Government reiterates pledge for carbon neutrality by 2050

And outlines committment to reduce forest fires by 60%

Portugal’s secretary of state for nature conservation and forests, João Paulo Catarino, has reiterated the government’s committment to the country’s achieving carbon neutrality by 2050, with a reduction in greenhouse gas emissions of over 85%.

“Our commitment is to achieve carbon neutrality by 2050, reducing emissions by over eighty-five percent and enhancing the capacity of carbon sequestration by land use and forests up to 13 million tonnes of carbon per year,” Catarino said in the closing address to a conference at the Bissaya Barreto Foundation in Coimbra.

He admitted, however, that this is a huge challenge.

To succeed in meeting it the country has to reduce forest wildfires by 60%: “from an annual average of around 164,000 hectares to 60,000 hectares by 2050”.

“It is, without a doubt, an enormous collective challenge”, said Catarino, “but also an enormous opportunity for the preservation and sustainable increase of our forest assets and for the urgent preservation of the rural world and the balance of our forests.” 

Thus the priority is to “transform landscapes and rural spaces”.

He explained that to reduce burnt areas by half in the next 10 years will require “deep intervention” into 20% of the country’s forest lands.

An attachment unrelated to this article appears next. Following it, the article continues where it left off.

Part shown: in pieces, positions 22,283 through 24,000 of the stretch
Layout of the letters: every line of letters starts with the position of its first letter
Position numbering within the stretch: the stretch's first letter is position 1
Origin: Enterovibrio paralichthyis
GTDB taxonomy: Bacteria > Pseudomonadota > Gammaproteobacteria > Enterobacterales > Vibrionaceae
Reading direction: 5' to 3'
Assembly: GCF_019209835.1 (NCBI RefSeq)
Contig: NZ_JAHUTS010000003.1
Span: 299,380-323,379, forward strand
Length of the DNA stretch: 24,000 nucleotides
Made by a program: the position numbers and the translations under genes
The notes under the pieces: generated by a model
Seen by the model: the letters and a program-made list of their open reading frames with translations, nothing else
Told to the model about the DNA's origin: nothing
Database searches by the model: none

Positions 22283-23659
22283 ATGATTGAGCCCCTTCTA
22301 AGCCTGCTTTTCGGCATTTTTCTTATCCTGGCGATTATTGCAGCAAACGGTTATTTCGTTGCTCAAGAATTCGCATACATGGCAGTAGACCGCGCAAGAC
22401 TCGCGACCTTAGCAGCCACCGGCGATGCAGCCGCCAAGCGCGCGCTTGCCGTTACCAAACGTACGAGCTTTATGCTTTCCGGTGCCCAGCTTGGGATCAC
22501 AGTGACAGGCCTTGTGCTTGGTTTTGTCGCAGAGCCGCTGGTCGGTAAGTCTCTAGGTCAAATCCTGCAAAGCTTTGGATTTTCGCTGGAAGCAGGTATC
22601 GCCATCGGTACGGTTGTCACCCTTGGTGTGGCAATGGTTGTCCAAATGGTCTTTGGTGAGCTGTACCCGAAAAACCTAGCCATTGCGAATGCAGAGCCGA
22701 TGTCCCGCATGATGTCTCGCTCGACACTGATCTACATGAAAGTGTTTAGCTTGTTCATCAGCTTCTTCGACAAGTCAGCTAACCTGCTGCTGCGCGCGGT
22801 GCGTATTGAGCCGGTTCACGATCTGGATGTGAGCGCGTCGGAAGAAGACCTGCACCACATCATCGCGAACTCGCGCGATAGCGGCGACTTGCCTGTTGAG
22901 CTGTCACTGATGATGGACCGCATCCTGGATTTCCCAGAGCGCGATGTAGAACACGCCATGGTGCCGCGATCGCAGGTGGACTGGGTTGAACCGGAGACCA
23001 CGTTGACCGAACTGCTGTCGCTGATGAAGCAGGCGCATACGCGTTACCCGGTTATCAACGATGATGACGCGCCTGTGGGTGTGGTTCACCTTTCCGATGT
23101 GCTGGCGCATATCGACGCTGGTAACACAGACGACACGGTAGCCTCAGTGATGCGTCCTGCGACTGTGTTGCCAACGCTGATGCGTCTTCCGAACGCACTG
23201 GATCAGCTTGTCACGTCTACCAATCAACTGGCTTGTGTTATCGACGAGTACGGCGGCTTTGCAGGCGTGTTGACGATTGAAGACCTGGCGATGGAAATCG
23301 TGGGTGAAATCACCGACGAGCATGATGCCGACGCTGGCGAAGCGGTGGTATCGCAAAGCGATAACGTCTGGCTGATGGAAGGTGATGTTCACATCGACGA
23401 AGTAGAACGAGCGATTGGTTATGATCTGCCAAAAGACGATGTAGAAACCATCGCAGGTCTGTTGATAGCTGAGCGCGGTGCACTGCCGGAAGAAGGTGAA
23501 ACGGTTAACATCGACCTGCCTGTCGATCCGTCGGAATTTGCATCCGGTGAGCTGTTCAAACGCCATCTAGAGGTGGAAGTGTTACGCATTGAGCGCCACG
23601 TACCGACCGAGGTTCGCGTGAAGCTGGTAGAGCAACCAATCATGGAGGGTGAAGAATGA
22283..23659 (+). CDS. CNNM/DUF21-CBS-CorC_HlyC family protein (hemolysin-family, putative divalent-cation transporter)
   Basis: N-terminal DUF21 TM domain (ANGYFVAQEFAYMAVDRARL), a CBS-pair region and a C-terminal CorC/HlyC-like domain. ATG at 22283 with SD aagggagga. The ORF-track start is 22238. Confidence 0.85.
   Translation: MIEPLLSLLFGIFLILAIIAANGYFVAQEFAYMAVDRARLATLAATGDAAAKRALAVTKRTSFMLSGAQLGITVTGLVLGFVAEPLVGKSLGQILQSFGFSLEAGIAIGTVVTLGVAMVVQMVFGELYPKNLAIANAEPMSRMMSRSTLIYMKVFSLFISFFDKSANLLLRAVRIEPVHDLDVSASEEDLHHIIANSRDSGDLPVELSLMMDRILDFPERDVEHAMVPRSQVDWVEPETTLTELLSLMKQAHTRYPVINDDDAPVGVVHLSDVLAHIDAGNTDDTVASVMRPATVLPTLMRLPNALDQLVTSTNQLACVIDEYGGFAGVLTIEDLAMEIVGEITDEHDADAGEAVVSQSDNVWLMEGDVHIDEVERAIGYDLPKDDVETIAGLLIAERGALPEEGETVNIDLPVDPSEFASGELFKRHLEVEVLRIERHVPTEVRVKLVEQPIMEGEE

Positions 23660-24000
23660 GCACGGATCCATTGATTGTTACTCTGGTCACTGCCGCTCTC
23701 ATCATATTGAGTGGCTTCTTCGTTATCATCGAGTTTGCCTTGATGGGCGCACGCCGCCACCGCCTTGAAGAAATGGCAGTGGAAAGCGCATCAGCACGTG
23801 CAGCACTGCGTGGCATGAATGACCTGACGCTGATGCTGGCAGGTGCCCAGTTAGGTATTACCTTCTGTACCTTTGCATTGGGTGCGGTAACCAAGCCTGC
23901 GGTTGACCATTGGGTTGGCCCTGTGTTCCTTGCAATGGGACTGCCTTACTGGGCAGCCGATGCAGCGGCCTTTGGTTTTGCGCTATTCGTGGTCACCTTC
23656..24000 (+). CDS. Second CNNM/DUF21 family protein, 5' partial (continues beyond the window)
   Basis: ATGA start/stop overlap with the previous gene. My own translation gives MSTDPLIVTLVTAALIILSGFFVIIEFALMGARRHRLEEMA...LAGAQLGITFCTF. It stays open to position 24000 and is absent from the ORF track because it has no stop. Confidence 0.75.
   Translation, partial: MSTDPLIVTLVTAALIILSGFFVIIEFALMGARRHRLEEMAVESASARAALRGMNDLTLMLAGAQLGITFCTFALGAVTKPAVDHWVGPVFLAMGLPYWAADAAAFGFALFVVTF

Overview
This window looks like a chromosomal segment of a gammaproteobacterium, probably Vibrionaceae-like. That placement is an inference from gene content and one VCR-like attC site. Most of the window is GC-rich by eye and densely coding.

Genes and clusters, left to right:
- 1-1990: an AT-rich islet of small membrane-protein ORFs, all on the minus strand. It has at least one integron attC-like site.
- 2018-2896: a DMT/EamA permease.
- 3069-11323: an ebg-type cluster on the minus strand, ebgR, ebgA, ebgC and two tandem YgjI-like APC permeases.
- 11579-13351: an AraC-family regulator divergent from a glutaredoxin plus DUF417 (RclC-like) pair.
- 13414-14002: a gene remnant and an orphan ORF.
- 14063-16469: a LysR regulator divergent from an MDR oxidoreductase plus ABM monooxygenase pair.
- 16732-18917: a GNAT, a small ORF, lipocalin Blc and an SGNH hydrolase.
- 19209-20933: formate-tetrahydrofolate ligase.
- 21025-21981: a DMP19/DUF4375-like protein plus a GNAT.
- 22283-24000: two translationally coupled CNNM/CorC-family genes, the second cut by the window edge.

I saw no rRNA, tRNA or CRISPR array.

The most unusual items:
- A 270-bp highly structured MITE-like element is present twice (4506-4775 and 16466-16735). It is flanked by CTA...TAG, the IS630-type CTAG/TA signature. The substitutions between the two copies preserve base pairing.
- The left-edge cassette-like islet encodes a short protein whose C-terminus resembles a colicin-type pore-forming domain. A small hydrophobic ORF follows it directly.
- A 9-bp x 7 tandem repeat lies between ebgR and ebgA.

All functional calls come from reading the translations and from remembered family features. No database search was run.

Throughout his speech, the secretary of state highlighted the fact that the government’s Recovery and Resilience Plan (PRR) for spending post-pandemic recovery funds from the European Union foresees €270 million of investments associated with the reform of landscape transformation, as well as €136 million for forest fire prevention.

“With these more than four hundred million euros, we will increase the resilience and protection of forest, agricultural, and agroforestry systems, namely through the planning and ordering of rural territories and the promotion of their management with rationality, efficiency and professionalism,” he pledged.

For all this to be possible landowners and local authorities have to be ‘mobilised’, while ‘dynamic markets’ need to be found for the results of forestry transformation.

“We want a strong inter-relationship between the different agents that operate in the forestry sectors, in the production of new materials and products (…) “We want the deepening of partnerships between the public and private sector, to guarantee the continuity of projects considered structural for the sector.”

Source: Lusa